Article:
Smart home tech scoops student engineering award


23 Jun 2009

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A project on RFID (Radio Frequency Identification) technology for the smart home and office environment has scooped the Level 7 Innovative Student Engineer of the Year award for Colm O’Brien of Cork IT at yesterday’s Engineers Ireland Innovation Awards.

While other smart-home technologies already exist, O’Brien’s Automatic Personalised Work/Home Environment project is unique in that it can be retrofitted into existing rooms and buildings with no need to re-wire, and can be controlled wirelessly.

Some innovative examples of how this technology can be applied include its use in nursing homes, where elderly patients may be moved from room to room yet their personalised environment could be moved with them.

Michael O’Connor, marketing manager for Siemens Limited, which sponsors the innovative student engineering award category, said: “A higher level of engagement of science and technology subjects at primary and secondary school level is now critical in helping to increase the level of graduates in the area.

“I am delighted to see that 11 years on, the standard of submissions for the Siemens Young Innovative Engineer Award shows there is no shortage of talent whatsoever.”

This year, for the first time, categories have been bumped up from one to three, with Innovative Company of the Year, Innovative Engineer of the Year and a new category sponsored by the Dublin Airport Authority to develop a sustainable element of Dublin Airport City added to the mix.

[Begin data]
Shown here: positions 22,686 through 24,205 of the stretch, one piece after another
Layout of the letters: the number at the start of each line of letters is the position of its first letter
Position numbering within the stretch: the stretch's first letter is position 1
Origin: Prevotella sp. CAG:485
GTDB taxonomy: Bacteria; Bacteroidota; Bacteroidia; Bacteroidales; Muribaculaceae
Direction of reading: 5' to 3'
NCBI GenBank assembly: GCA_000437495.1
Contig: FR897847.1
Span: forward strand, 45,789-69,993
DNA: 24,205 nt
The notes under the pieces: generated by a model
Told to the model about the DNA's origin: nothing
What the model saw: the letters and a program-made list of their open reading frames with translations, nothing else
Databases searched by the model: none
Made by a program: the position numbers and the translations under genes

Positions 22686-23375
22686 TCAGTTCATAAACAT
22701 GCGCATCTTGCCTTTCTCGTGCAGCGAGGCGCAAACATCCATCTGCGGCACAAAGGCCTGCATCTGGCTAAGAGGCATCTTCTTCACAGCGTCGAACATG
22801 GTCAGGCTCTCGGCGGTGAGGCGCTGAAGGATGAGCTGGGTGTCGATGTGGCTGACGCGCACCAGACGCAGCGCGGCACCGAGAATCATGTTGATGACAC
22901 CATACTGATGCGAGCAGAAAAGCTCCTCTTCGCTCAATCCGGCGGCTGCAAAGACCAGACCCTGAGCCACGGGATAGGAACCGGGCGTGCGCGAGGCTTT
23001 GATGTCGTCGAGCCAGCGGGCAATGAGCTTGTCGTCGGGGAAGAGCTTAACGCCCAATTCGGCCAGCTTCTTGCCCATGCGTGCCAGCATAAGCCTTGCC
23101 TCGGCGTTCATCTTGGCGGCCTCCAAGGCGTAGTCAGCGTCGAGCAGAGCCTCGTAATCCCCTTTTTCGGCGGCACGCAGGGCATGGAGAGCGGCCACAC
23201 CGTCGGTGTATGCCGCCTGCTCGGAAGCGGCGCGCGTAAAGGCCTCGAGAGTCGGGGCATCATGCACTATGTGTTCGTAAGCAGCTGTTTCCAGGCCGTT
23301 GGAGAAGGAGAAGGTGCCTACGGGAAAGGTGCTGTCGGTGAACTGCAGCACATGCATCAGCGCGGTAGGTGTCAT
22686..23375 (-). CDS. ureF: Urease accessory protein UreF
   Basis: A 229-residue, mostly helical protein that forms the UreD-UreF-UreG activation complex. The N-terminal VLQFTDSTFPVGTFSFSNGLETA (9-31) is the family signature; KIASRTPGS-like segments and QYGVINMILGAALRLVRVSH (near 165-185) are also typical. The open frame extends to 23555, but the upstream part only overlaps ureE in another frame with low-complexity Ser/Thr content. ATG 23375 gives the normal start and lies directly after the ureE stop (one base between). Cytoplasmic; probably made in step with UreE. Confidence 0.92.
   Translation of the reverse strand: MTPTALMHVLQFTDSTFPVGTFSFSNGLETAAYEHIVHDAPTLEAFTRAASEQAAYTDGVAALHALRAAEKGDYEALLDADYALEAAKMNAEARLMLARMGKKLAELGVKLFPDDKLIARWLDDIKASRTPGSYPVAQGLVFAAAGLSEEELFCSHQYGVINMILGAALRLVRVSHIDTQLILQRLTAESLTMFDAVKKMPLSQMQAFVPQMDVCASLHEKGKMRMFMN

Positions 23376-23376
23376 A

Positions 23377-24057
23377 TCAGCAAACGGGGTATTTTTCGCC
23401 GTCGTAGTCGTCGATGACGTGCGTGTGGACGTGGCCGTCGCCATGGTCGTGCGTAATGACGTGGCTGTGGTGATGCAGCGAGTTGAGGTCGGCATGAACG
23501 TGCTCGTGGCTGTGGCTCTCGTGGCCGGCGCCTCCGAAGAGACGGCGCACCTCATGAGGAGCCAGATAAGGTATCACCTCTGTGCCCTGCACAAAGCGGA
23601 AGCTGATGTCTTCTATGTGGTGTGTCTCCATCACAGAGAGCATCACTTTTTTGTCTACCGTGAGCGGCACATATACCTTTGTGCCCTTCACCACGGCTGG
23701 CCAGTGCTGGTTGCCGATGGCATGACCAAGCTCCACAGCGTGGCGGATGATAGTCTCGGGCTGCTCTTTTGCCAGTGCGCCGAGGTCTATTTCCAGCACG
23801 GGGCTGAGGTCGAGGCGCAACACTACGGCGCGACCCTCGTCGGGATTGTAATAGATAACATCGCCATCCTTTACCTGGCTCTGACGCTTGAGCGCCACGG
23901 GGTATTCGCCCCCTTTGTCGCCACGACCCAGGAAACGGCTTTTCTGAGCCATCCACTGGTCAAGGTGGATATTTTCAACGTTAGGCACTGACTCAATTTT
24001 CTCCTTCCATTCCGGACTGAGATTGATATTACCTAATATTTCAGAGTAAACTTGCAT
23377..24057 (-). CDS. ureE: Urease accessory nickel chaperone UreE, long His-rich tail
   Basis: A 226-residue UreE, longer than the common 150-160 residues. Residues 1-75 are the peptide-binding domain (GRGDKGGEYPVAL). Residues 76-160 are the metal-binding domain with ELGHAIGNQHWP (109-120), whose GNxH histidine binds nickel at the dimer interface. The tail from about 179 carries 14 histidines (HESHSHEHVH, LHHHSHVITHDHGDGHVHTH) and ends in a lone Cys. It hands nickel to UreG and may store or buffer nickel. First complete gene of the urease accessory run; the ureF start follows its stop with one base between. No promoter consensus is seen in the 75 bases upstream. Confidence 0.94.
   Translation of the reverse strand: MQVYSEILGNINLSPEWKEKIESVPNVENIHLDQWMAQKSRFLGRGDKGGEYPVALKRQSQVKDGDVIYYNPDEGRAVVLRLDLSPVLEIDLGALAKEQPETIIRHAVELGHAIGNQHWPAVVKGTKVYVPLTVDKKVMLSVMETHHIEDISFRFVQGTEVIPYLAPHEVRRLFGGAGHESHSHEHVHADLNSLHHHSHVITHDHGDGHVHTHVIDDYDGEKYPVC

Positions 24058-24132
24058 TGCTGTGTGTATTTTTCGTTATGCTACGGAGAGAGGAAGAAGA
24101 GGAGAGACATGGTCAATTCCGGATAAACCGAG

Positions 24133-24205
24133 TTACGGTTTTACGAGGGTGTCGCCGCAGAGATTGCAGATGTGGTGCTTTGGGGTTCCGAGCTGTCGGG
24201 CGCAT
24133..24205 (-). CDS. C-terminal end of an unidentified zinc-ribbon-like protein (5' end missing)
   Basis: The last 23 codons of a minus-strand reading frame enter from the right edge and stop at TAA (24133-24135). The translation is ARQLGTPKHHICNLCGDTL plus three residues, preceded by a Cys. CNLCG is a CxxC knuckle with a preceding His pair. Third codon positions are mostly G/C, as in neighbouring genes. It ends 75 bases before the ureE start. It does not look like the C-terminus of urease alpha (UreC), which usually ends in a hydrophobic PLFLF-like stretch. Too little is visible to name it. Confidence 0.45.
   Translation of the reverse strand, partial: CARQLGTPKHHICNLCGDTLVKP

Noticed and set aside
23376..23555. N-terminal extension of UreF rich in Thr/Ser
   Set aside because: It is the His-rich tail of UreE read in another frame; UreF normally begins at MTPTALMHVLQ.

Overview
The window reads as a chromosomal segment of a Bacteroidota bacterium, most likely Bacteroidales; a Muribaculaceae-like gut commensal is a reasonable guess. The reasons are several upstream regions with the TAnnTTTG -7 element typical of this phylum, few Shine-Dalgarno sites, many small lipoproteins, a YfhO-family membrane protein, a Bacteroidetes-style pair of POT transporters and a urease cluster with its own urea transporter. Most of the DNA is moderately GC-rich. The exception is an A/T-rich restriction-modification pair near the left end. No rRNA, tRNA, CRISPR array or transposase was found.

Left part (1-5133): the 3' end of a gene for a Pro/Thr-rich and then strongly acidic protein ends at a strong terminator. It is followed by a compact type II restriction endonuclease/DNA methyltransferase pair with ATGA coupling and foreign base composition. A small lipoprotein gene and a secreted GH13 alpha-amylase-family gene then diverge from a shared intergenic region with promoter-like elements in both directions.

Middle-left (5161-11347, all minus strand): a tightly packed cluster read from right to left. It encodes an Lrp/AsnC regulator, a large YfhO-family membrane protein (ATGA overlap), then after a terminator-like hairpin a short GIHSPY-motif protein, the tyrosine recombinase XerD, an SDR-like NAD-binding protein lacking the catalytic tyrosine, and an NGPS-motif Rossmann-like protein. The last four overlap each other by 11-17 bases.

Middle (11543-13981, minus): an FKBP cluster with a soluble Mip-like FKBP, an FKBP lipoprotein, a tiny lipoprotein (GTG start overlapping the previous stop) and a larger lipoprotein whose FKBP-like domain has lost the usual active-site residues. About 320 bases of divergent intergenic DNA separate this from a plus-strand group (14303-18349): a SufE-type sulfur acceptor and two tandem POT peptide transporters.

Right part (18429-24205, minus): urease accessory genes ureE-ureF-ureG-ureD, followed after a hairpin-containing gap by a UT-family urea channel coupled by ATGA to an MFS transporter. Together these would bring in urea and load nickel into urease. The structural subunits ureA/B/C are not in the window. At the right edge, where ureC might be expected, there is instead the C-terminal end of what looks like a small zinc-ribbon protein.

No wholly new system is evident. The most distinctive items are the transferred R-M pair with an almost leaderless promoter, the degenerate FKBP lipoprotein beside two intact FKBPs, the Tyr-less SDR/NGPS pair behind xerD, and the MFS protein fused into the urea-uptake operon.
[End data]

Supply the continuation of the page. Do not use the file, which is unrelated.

Dr Chris Horn, president of Engineers Ireland, said that the new categories were added to encourage innovation in the engineering sector in Ireland.

“We want to get out the message that innovation is so important to the economy at this point, and we want to encourage innovation, particularly for global market opportunities. It is about highlighting more and more the importance of innovation’s role right now,” he said.

For students participating in the Innovation Awards, what is interesting is that as they finish and exit their degree programmes, they are better able to talk about their ideas and potential innovations to employers, Horn said.

“Also, thankfully, with colleges and universities, there is stronger and stronger interest in innovation and technologies from the academic community to the commercial world, which provides opportunities for discussion between academics and the commercial sector.”

This joint engagement around research is something that is becoming increasingly common, with universities such as University College Dublin (UCD) making a point of stating that they want innovation and commercialisation to be part of the training of every postgraduate and PhD student, Horn explained.

The new Innovative Company of the Year award was won by OpenHydro, an Irish company whose green energy design of an open-centre turbine that can generate electricity from tidal streams on the ocean bed (and whose open centre stops ocean dwellers becoming trapped) has seen it raise €50m in funding since 2005 for its development.

Another water-themed win was for Denis O’Connor, recipient of the Innovative Engineer of the Year award for his work on an integrated environmental management system that will provide accurate information on drinking water quality to local authorities.

Commenting on the awards, Horn said: “I strongly believe that long-term growth in Ireland must be fuelled by innovative companies, so to see such home-grown engineering creativity is extremely encouraging.

“It is imperative we can bring new techniques, processes and skills in key areas such as water to fruition domestically and then, ideally, to the global market.”

By Marie Boran

 

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